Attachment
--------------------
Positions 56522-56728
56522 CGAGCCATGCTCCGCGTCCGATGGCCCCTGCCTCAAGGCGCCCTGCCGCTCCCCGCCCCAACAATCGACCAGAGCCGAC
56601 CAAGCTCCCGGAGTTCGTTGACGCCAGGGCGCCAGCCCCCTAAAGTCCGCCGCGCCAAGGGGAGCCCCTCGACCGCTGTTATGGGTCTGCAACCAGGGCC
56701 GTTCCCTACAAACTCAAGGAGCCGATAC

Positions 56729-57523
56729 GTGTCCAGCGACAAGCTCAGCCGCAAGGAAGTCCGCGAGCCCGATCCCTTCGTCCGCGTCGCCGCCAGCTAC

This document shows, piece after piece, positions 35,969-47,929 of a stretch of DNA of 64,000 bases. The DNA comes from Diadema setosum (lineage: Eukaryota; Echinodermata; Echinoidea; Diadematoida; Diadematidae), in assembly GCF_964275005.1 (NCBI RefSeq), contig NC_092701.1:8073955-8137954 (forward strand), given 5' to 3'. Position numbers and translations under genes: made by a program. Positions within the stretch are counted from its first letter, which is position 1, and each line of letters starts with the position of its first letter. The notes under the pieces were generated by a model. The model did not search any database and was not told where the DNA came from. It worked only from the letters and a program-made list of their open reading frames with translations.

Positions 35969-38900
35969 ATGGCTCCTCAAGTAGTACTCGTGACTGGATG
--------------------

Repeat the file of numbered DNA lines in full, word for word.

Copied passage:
Positions 56522-56728
56522 CGAGCCATGCTCCGCGTCCGATGGCCCCTGCCTCAAGGCGCCCTGCCGCTCCCCGCCCCAACAATCGACCAGAGCCGAC
56601 CAAGCTCCCGGAGTTCGTTGACGCCAGGGCGCCAGCCCCCTAAAGTCCGCCGCGCCAAGGGGAGCCCCTCGACCGCTGTTATGGGTCTGCAACCAGGGCC
56701 GTTCCCTACAAACTCAAGGAGCCGATAC

Positions 56729-57523
56729 GTGTCCAGCGACAAGCTCAGCCGCAAGGAAGTCCGCGAGCCCGATCCCTTCGTCCGCGTCGCCGCCAGCTAC

This document shows, piece after piece, positions 35,969-47,929 of a stretch of DNA of 64,000 bases. The DNA comes from Diadema setosum (lineage: Eukaryota; Echinodermata; Echinoidea; Diadematoida; Diadematidae), in assembly GCF_964275005.1 (NCBI RefSeq), contig NC_092701.1:8073955-8137954 (forward strand), given 5' to 3'. Position numbers and translations under genes: made by a program. Positions within the stretch are counted from its first letter, which is position 1, and each line of letters starts with the position of its first letter. The notes under the pieces were generated by a model. The model did not search any database and was not told where the DNA came from. It worked only from the letters and a program-made list of their open reading frames with translations.

Positions 35969-38900
35969 ATGGCTCCTCAAGTAGTACTCGTGACTGGATG